Books of consequence: Bookseller Warren Farha

April 27, 2011

Warren Farha is the founder and owner of Eighth Day Books, a theologically oriented bookstore in Wichita, Kan­sas, which aims to stock books that "shed light on ultimate questions in an excellent way." We talked with Farha about running his independent bookstore amid the rise of e-books and online commerce.

How did you get into running a bookstore?
The origins of the store go back to a couple of vital sources. One is the Eastern Orthodox community in Wichita in which I was born and raised. The second is a circle of friends that formed in college around books. That circle of friends really nourished my intellectual curiosity and broadened my understanding of theology, biblical studies and literature. We used to toss around ideas about what the perfect bookstore would contain.

What led to actually creating a bookstore?
About a year and a half before the store opened, my first wife was killed in an auto accident. That experience and my grief spurred me to think about a new life and a new vocation. I tried to think of something that I would like to do every day. I could imagine going to a bookstore every day and loving it, so I decided to try that.

I wanted to open a bookstore that would contain the best of what had been thought and written—an impossible goal, but that was the guiding telos of the store. I was going to limit it to religion, literature, history and children's literature. I opened it in September 1988, and those criteria have not changed in the 23 years since.

Why did you think this would work?
I didn't know if it would work. I had to do something, and this was the thing that I had to do. I had no thought of leaving Wichita to do it.

What is the significance of the name?
The "eighth day" was deeply significant to early Christians. It represented the resurrection of Christ, but it has many layers of meaning. It is Sunday, the first day, but also the day after the seven days of creation. The eighth day represents a new creation—eternity contrasted with time, that which lasts contrasted with that which is fading away. This lends itself to the concept of classics.

Who shops at your store?
Thinking Christians, generally. We have academic communities in Wichita as well as vibrant evangelical, Catholic and Orthodox communities, and to some degree mainline ones. We also have a generous sprinkling of customers who aren't Christians and are just interested in great books.

Does your bookstore have a gathering space and a coffee shop?
We lack the ability to do that. If we took on a whole new aspect for our store, it would be to have a meeting place and a café. We serve free coffee, but that's just out of a pot on the table.

Big-box stores have had to make adjustments, and now Borders is in trouble financially. How do you survive in this environment?
I am still making it—I haven't made it. But our situation is very different from Borders. When you get to be as big as Borders, the risks are great and the mistakes are consequential. You have to cover everything. The competition is cruel. In this environment, it helps to be a specialist. But that isn't as easy as it used to be, because Internet commerce has created a whole new community of specialists.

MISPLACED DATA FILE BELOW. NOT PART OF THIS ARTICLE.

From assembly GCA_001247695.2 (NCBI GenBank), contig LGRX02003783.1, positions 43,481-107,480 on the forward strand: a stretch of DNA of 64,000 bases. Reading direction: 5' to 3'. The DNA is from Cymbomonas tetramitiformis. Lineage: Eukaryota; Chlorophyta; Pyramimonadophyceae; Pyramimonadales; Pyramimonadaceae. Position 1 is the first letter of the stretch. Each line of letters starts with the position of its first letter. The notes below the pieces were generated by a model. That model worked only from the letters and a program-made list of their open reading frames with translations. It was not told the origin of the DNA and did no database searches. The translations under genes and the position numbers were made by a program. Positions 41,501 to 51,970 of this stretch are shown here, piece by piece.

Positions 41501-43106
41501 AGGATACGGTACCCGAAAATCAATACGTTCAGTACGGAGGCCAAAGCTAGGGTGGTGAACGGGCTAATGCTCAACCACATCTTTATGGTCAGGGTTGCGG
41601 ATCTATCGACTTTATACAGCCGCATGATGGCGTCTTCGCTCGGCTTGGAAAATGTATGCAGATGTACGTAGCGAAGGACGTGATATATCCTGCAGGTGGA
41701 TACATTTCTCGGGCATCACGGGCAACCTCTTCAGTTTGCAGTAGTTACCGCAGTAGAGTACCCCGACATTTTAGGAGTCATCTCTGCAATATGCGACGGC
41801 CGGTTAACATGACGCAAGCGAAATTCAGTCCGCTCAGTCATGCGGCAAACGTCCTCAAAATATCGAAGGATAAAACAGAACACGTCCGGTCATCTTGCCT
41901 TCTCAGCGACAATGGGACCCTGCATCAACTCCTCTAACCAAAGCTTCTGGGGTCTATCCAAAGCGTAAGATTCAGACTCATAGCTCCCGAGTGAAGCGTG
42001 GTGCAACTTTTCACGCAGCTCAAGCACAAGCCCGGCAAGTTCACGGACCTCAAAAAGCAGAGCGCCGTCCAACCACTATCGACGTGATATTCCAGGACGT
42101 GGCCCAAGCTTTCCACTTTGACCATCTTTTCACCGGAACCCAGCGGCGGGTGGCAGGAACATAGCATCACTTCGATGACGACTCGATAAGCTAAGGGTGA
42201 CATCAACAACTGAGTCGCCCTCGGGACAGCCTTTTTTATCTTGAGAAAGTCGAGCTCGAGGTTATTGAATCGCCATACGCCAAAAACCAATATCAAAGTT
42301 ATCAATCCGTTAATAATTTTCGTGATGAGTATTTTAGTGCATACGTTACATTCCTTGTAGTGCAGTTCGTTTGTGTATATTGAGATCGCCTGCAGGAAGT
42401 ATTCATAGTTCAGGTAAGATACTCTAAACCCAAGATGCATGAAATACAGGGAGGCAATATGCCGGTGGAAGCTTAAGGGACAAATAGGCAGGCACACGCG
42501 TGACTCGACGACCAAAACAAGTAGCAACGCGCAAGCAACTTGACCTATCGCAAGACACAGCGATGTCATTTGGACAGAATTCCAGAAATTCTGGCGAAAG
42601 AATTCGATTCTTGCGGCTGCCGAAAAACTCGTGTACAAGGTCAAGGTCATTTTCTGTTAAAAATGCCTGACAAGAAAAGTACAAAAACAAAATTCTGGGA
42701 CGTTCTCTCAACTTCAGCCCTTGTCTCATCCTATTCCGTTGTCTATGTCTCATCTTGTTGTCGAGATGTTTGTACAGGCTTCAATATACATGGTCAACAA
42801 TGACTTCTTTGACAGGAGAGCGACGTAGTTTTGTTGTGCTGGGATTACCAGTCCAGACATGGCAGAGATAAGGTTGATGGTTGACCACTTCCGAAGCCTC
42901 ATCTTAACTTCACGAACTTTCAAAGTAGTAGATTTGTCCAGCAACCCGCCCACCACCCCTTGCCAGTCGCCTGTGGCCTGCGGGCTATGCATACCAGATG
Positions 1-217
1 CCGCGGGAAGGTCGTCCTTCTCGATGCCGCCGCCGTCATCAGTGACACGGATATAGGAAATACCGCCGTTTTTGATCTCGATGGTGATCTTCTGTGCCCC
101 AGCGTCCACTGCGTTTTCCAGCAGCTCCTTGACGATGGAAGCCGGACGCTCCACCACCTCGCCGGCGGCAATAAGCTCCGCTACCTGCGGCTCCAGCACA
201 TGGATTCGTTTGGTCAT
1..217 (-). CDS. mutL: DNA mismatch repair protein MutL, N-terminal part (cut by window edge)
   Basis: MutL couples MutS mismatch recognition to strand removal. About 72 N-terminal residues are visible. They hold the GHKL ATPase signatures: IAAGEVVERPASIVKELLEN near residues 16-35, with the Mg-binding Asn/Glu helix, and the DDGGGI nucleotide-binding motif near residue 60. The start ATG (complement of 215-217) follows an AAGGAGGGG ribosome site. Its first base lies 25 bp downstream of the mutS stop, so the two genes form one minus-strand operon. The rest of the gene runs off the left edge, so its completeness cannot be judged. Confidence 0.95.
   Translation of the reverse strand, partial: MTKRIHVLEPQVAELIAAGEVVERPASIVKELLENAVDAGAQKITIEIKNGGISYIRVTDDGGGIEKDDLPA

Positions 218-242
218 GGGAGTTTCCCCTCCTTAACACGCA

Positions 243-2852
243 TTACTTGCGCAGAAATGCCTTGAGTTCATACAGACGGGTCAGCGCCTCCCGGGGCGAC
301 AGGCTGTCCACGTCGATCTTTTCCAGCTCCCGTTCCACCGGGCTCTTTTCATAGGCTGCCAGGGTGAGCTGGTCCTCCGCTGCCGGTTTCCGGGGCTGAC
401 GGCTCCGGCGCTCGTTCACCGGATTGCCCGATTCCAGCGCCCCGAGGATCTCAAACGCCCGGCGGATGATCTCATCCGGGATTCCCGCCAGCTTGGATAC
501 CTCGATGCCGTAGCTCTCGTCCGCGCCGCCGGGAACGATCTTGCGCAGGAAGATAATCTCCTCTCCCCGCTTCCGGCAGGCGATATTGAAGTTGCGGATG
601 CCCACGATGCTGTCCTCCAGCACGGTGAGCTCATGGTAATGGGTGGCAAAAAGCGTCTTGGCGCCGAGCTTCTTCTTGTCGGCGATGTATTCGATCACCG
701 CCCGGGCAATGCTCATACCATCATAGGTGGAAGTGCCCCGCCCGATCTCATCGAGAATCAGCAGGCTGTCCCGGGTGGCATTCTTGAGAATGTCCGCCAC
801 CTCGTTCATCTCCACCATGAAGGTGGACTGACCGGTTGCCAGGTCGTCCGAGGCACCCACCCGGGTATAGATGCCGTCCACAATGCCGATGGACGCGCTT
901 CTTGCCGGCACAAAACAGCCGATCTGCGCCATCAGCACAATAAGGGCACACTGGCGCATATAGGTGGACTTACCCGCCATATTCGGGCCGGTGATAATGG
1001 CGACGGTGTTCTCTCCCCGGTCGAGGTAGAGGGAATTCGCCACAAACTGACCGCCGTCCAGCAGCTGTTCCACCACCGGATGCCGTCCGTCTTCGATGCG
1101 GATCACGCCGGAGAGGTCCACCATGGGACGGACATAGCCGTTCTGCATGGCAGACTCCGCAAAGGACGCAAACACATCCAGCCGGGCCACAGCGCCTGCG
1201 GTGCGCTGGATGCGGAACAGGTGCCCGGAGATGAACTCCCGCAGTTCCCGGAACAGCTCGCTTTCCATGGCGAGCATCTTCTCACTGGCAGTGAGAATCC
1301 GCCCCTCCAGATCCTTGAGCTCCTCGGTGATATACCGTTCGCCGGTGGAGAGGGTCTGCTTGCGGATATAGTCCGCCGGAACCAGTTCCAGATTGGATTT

How do you see your store needing to adjust to new commercial realities?
I don't see any major changes. Four years ago, we computerized the inventory and created a comprehensive website. I wanted it to represent every book in the store. It took two years, but we now have a fine inventory control system and an effective Internet presence.

How much of your business is online and outside the brick-and-mortar store?
A little over half of our business is outside of Wichita and a little under half is over-the-counter. Besides online customers, we are on the road twice a month for events. That has been a distinct sub-niche for us to pursue. I love the events that we go to, but it takes a tremendous amount of time and research to do those events right.

What do you think about the future of print?
The book is a discrete object that changes your life. It is not just what was in the book, but the book itself—it is the object that is woven into your memory. My first copy of Mere Christianity is 40 years old now. I can see the marked-up pages, the squiggly blue ink, the now-falling-apart copy, and I remember the experience of reading that book. These books are bethels—stones of revelation. They are sacramental objects. I believe that physical books offer a superior way of reading. Electronic books are a gnosticizing technology that leave out much of the physical dimension. Even the neurology of reading an e-book is different. It is missing the parts of your brain that access deep attention and long-term memory.

How would you describe the spiritual or theological hunger of people who buy books at your store?
I might be imposing my own hunger on my customers, but maybe there is a correlation. People of faith want that faith to be true, but they don't always know how their faith plays out in history or science or literature. They may be pious people, but they want their faith to embrace all knowledge.

In our store, we are aiming toward the good, the true and the beautiful. The people who come in here want to inhabit that transcendental arena. They pick up Gilead or Jayber Crow or Dostoevsky. They find these magical writers that pose, and sometimes answer, issues of faith and transcendence.

My customers come here because they can find books that confirm their faith in indirect ways. Of course, we carry apologetics, but I am also seriously on the lookout for books that describe art in a way that shows its deep connections with faith. Maybe these books never mention God, but they describe the cosmos in a way that points toward what might be. When I pick up a Wendell Berry essay, I hear echoes of the church fathers in some way. It's those kinds of books that excite me.